Church bashing delights the left

May 08, 2002|By Cal Thomas

ARLINGTON, Va. -- Politically liberal and religiously secular people are having too good a time beating up on the Roman Catholic Church.

Lefties, who would never tolerate stereotyping their favorite groups (blacks, women and gays come to mind as examples), think nothing of universally condemning all things Catholic for the despicable sexual actions of what appears to be a relatively small number of priests and the cover-up by some higher-ups in the church.

Media commentators are among the worst offenders. Not since the "high-tech lynching" of Clarence Thomas and the scandals involving certain TV evangelists have they enjoyed themselves this much.

They get the added benefit of covering themselves in faux righteousness, pretending to care about the health and welfare of a church in which most have little or no part, while simultaneously and hypocritically giving it a public flogging.

One such commentator is Bill Keller of The New York Times. In his May 4 column, Mr. Keller admits, "I am what a friend calls a `collapsed Catholic' -- well beyond lapsed -- and therefore claim no voice in whom the church ordains or how it prays or what it chooses to call a sin."

Such a confession doesn't stop Mr. Keller, however, from giving what might be called "collapsed advice."

According to Mr. Keller, who echoes other critics, the Catholic Church's problem is that it is not modern and refuses to take marching orders from the likes of people such as himself.

The "gospel" according to Mr. Keller and his fellow collapsees is that the Catholic Church -- and by implication all religion -- must conduct the ultimate makeover and adapt to this present age.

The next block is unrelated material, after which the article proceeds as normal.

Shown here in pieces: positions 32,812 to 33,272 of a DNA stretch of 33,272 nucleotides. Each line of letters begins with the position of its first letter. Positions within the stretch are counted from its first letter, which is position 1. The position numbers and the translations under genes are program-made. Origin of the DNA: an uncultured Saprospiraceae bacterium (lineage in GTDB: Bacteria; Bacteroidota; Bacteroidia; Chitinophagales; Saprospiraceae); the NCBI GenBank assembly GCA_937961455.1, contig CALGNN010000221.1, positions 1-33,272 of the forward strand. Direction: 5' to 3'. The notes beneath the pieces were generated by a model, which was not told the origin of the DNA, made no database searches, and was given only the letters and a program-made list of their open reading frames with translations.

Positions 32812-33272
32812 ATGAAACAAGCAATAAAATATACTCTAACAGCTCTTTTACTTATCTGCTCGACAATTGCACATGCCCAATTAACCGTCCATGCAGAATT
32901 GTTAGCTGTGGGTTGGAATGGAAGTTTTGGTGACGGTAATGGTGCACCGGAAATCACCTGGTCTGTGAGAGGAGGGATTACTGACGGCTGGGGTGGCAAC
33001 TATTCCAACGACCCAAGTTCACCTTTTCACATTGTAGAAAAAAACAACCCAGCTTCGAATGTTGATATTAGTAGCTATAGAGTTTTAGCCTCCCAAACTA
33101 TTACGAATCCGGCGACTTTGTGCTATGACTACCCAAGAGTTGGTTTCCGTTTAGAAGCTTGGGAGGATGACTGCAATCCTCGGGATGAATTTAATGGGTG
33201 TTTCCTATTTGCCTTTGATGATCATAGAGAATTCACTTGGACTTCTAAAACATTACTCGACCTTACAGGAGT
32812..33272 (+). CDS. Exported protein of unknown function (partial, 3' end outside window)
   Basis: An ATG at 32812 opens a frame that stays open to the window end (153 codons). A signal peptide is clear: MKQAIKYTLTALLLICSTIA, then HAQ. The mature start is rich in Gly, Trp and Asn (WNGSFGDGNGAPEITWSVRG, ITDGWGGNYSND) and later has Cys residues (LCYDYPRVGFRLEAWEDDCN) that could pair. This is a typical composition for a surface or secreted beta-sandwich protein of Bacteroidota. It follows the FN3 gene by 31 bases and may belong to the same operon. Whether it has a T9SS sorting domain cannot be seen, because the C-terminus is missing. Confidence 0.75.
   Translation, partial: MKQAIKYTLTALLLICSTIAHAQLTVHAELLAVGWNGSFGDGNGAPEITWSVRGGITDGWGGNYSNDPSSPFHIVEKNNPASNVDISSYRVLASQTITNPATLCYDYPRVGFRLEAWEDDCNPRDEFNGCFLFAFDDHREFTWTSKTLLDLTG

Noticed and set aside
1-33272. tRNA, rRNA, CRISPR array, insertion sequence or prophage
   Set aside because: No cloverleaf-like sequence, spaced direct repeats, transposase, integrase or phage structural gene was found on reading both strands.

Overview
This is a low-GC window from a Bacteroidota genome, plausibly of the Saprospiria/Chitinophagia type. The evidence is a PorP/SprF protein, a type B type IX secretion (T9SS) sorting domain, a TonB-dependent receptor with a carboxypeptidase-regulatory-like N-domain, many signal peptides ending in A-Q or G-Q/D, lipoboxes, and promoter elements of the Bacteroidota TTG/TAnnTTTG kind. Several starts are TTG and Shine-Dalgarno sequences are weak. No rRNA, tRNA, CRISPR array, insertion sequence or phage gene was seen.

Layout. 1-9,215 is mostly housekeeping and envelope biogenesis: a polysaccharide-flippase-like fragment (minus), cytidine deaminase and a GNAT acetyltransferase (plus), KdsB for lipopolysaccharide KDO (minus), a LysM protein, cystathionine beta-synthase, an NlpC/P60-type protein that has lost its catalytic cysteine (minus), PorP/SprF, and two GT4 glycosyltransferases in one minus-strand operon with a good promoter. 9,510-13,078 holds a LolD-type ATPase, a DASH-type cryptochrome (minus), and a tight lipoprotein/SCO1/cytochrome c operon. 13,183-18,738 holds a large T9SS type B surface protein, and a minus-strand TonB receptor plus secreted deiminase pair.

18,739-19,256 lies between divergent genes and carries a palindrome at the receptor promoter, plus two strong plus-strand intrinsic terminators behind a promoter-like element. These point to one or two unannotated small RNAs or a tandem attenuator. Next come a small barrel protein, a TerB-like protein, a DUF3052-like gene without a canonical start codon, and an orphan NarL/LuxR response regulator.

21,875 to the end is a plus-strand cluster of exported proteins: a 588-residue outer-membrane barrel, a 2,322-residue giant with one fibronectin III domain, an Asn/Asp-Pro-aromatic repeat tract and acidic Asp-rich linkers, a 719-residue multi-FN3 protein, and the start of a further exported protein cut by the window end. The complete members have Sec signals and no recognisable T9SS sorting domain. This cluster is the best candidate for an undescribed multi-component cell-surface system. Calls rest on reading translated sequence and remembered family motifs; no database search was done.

Ozzy Osbourne might fit Mr. Keller's ideal of a popular "pope," since the chief contribution of Mr. Osbourne and his family appears to be providing distractions and entertainment for the damned.

Modernization, to Mr. Keller, seems to mean no prohibition against anything the spiritually collapsed want to do, including abortion and sexual activity of all kinds between consenting adults.

As Charles Stanley, senior pastor of First Baptist Church in Atlanta, once observed in a sermon: "We have come a long way from little Samuel, who said, `Speak, Lord, for thy servant heareth,' to our present moment when we say, `Listen, Lord, for thy servant speaketh.'"

The arrest last week of the Rev. Paul Shanley on charges of raping a young boy while he was a Boston priest is one example of the media piling-on.

William Donohue, president of the Catholic League for Religious and Civil Rights, believes the media have not given a full picture of the Shanley case.

The priest's allegedly abusive behavior was, in fact, the result of his defying church teachings on sexual matters, Mr. Donohue notes.

In a Catholic League news release Friday, Mr. Donohue writes that in 1970, Mr. Shanley "got the green light from Cardinal Humberto Medeiros," then the archbishop of Boston, who appointed Mr. Shanley as his "representative for sexual minorities."

Not only was this a "bizarre ministry," notes Mr. Donohue, but Mr. Shanley was openly gay, which, in itself, defied church teachings on sexuality.

In 1979, Cardinal Medeiros ended Mr. Shanley's "special ministry."

Mr. Shanley then denounced Cardinal Medeiros because the cardinal had admonished gays to abstain from sex, which Mr. Shanley branded as "virtually useless advice."

Critics inside and outside the Catholic Church are right to call for an investigation of the cover-up of sexual crimes by priests and for new rules governing behavior and accountability.

But the media should be ashamed that they are using the horror of adult-child sexual abuse, and even sex between consenting adults, as a flimsy excuse to wallow in unrestrained bigotry.

If anyone needs to "modernize," it's the bigots.

Cal Thomas' syndicated column appears in The Sun Wednesdays.

Baltimore Sun Articles
Please note the green-lined linked article text has been applied commercially without any involvement from our newsroom editors, reporters or any other editorial staff.